Great sets, cool effects, and an outer space setting–all the typical makings of a sci-fi movie. Don’t let this fool you. It’s a romance film. And a good one at that. It delves deep into the psyches of two characters and sees it all the way through.
Chris Pratt plays Jim, a passenger on board a spaceship heading towards a distant planet in order to repopulate away from Earth. The journey lasts 120 years and all 5000 passengers are supposed to remain in hibernation up until the final descent. After the AI wakes up Jim, he’s excited about all the new people and opportunities he’ll face. Except he discovers he’s been awoken 90 years too early. And he’s the only one who has.
Unable to put himself back into hibernation, he’s alone for over a year. He contemplates ending his own life until he discovers the hibernation pod of a woman, Aurora (Jennifer Lawrence). Her presence gives him hope. He learns all about her from her passenger profile and ultimately falls in love with her. With nobody else on the ship–except a robot bartender (Michael Sheen)–he mulls over the idea of waking her up so she can share in his miserable desolation.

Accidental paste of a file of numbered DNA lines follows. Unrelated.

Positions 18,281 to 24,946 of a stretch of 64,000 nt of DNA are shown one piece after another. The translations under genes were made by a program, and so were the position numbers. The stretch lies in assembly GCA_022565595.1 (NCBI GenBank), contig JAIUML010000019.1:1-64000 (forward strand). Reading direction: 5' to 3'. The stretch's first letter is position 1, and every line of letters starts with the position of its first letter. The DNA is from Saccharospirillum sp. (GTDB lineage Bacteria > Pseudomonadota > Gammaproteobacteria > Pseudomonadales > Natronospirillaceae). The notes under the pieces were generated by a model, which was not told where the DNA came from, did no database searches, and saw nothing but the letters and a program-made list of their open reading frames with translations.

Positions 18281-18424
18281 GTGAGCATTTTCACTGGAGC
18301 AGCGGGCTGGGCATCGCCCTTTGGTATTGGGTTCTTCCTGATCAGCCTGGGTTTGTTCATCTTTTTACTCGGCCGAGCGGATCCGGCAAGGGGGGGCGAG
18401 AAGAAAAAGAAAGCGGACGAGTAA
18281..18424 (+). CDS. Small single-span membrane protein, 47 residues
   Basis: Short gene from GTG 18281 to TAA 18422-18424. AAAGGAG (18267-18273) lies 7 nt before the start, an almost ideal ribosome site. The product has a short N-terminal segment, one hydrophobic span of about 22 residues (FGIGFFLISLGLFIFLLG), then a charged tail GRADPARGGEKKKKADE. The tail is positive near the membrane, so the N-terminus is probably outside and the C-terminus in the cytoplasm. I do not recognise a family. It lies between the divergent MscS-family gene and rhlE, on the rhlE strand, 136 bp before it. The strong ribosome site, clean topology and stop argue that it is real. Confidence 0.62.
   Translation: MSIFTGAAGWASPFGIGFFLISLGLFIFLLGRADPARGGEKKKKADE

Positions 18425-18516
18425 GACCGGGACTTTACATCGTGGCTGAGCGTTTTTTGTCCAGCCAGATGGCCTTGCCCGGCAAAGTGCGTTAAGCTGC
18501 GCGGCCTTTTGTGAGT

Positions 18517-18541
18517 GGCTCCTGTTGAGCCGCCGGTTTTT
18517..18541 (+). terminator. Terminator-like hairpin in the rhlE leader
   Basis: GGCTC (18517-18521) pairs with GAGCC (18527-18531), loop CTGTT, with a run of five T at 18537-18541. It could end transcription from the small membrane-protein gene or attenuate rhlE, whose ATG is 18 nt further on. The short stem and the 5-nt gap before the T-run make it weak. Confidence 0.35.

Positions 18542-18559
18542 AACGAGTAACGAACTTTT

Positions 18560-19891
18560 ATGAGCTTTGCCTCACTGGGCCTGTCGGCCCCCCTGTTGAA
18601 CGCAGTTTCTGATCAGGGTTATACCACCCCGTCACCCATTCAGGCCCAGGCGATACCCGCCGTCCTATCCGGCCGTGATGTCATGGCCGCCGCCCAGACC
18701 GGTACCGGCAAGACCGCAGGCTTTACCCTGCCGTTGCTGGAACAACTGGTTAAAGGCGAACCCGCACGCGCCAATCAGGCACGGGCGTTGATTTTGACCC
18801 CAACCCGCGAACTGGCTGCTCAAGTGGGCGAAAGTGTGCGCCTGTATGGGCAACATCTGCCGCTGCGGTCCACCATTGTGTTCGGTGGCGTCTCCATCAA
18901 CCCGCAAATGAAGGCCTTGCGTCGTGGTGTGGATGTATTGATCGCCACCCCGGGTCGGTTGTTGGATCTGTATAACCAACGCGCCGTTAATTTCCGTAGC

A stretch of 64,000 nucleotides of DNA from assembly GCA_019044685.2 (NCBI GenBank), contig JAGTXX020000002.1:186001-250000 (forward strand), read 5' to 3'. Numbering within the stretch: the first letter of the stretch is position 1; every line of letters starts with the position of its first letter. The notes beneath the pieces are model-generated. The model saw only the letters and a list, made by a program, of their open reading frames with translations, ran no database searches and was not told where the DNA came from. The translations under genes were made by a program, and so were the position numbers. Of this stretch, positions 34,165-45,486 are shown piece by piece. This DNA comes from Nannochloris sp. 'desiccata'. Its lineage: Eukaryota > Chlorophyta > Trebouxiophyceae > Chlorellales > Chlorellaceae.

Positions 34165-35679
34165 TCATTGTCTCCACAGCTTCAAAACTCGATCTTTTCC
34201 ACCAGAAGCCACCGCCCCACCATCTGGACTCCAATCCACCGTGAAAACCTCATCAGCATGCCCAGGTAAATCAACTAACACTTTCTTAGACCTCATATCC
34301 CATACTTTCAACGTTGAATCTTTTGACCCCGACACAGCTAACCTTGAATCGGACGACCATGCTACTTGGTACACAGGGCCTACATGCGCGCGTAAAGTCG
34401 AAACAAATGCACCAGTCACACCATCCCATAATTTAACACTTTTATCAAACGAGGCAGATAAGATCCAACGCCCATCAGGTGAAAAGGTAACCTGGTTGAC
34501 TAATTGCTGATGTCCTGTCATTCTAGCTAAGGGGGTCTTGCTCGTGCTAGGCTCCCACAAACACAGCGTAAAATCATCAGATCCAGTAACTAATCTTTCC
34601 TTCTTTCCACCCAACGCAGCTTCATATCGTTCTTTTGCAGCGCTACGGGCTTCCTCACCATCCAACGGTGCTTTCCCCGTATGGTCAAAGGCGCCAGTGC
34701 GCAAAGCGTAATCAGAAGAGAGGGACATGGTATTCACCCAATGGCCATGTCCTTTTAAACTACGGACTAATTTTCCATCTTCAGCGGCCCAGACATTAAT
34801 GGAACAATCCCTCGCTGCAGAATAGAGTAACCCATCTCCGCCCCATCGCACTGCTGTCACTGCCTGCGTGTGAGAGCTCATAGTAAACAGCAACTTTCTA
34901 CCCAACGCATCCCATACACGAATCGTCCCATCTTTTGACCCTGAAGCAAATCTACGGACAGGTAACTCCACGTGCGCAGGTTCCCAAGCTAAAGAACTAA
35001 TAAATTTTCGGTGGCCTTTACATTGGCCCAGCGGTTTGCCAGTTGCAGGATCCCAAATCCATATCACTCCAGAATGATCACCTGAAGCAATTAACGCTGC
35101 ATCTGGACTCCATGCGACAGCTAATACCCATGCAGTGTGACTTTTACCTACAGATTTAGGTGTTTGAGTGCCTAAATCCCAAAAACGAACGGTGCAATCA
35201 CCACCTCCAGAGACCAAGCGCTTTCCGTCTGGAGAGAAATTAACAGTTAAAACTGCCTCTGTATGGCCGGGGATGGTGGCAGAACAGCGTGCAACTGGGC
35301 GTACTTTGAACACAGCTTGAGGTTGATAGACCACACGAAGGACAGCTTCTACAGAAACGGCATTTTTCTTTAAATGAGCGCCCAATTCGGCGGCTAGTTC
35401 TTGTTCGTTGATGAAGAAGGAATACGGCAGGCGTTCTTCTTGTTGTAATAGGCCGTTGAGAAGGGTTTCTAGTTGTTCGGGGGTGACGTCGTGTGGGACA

In some regard you can’t imagine another actor in Pratt’s role. His distinct brand of humor and timing gives us the levity we enjoy throughout the film. Then we ask ourselves if we really need it in the first place. He has a chance, here, to showcase his dramatic acting chops. And he really tries, but with somewhat diminishing returns. It’s not terrible, but it’s just enough to question his casting–other than the fact that he’s a marquee name.
His tongue-in-cheek persona just adds to the film’s already-uneven tone, which is only exposed more by its all-too-telling score. I enjoy a couple of the motifs, but I also don’t like being told when my mood should change from happy to sad.
Yet we get a lot out of the performances. Emotions from both leads are felt. Lawrence perfects chilling anger and Pratt does fine with his drowning-soul melancholy. Once she’s in the picture, Pratt’s acting improves drastically. Not many will deny the pair’s chemistry. But you can also make a case that either would have the same chemistry with anyone else they were to share the screen with.
There are a couple of details that are lazily missed, but those plot holes don’t really make or break the overall story of the film. Director Morten Tyldum (The Imitation Game) gives us some lazy cuts, but the DP makes up for it with some deceptively beautiful cinematography.
Although the tonal shifts are all but jarring, its ruggedness works in favor of its self-created hybrid genre. The big reveal is a bit disappointing, but necessary to the greater good of the story.
Passengers is a fantastic love story whose premise only makes sense amidst its intergalactic setting.